State behind on paying tax-return donations to charities
Illinois taxpayers donated more than $1.3 million to 10 nonprofit causes last year, but many charities have yet to see the money.
The Crisis Nursery of Champaign County is still waiting to get its share of $44,771 donated to a statewide Crisis Nursery Fund on 2009 tax returns. It's supposed to get more than $6,300, said Executive Director Stephanie Record.
And Feeding Illinois, which oversees the state's eight food banks, has not received the $100,246 given by taxpayers for hunger relief.
"We were supposed to get it in July," Record said. "Like everything with the state, it was held up a little bit. That's frustrating."
Because of Illinois' budget crisis, the state is several billion dollars behind on reimbursements to schools, universities and other vendors with state contracts, as well as the charities designated on Schedule G of the state's individual income tax returns.
Legislators approved an income tax increase that took effect Jan. 1, but that money won't be available for several months. And the General Assembly has yet to approve a bonding bill that would let the state borrow money to reduce the backlog of unpaid bills.
Brad Hahn, spokesman for newly elected state Comptroller Judy Baar Topinka, said the charities can expect to begin getting payments in mid-April, after tax receipts from 2010 returns start coming in.
The comptroller's office recently paid bills submitted in August, Hahn said. About $38,000 worth of vouchers were submitted for the Crisis Nursery Fund on Nov. 10.
The comptroller has yet to receive any vouchers from the Department of Human Services for the Hunger Relief Fund, which benefits the Eastern Illinois Foodbank among others, Hahn said.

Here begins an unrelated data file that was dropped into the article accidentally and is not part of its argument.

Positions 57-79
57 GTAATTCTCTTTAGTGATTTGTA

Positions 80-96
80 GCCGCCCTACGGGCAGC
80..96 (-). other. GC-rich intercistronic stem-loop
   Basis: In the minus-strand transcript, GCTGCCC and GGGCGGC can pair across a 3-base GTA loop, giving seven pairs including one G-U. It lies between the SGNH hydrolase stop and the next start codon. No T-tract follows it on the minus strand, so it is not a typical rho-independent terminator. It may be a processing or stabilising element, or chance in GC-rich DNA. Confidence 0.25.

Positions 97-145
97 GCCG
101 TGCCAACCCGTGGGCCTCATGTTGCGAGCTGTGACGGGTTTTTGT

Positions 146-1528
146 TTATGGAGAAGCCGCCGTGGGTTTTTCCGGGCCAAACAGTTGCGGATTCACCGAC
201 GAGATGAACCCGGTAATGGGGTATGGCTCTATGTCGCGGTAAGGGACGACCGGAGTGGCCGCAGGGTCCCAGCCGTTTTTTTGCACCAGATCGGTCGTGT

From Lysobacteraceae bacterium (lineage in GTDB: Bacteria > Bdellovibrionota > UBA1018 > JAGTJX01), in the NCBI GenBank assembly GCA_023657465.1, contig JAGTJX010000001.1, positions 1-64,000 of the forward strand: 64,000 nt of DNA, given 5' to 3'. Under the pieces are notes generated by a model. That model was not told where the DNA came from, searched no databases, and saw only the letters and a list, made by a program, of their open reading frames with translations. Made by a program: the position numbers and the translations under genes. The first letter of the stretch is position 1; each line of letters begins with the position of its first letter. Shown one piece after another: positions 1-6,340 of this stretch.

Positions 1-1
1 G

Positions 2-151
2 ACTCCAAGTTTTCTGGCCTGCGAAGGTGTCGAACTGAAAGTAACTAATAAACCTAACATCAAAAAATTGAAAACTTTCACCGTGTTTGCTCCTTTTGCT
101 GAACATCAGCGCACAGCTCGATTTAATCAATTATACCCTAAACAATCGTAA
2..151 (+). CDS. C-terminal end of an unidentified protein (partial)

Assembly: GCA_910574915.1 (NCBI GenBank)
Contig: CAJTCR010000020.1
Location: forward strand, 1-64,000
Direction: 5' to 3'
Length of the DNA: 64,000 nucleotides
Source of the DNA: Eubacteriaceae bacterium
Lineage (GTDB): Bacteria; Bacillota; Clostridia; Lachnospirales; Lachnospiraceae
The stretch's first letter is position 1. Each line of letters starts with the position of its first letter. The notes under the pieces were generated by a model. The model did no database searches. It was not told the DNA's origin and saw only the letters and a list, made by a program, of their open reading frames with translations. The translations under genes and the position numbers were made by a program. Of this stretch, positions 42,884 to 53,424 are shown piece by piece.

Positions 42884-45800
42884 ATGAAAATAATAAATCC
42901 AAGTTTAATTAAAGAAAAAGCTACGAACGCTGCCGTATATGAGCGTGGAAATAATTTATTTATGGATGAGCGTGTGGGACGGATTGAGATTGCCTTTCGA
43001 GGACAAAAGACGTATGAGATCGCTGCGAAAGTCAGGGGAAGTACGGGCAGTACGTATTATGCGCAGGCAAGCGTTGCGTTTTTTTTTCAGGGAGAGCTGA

Various state agencies disburse the money donated through the Schedule G checkoff funds, said Susan Hofer, spokeswoman for the Illinois Department of Revenue.
Record said she had specifically asked last year whether the money might get held up because of the state's budget problems but was told the money would "just flow through" to the designated charities.
"To not have it yet is a little disconcerting," she said.
Record said state Sen. Mike Frerichs, D-Champaign, has pushed the state to free up the money. Frerichs' chief of staff, Laurie Bonnett, said Tuesday she was told the checkoff payments come out of the state's general fund, and "we're just going to have to wait."
The length of the delay surprised Gina Stierwalt, development director for Habitat for Humanity of Champaign County, which made the checkoff list for the first time this year.
But she said state Habitat officials have been conservative in their planning, telling affiliates they wouldn't find out how much they're getting until next November. And the local chapter didn't plan to get the money during the 2011 calendar year, she said.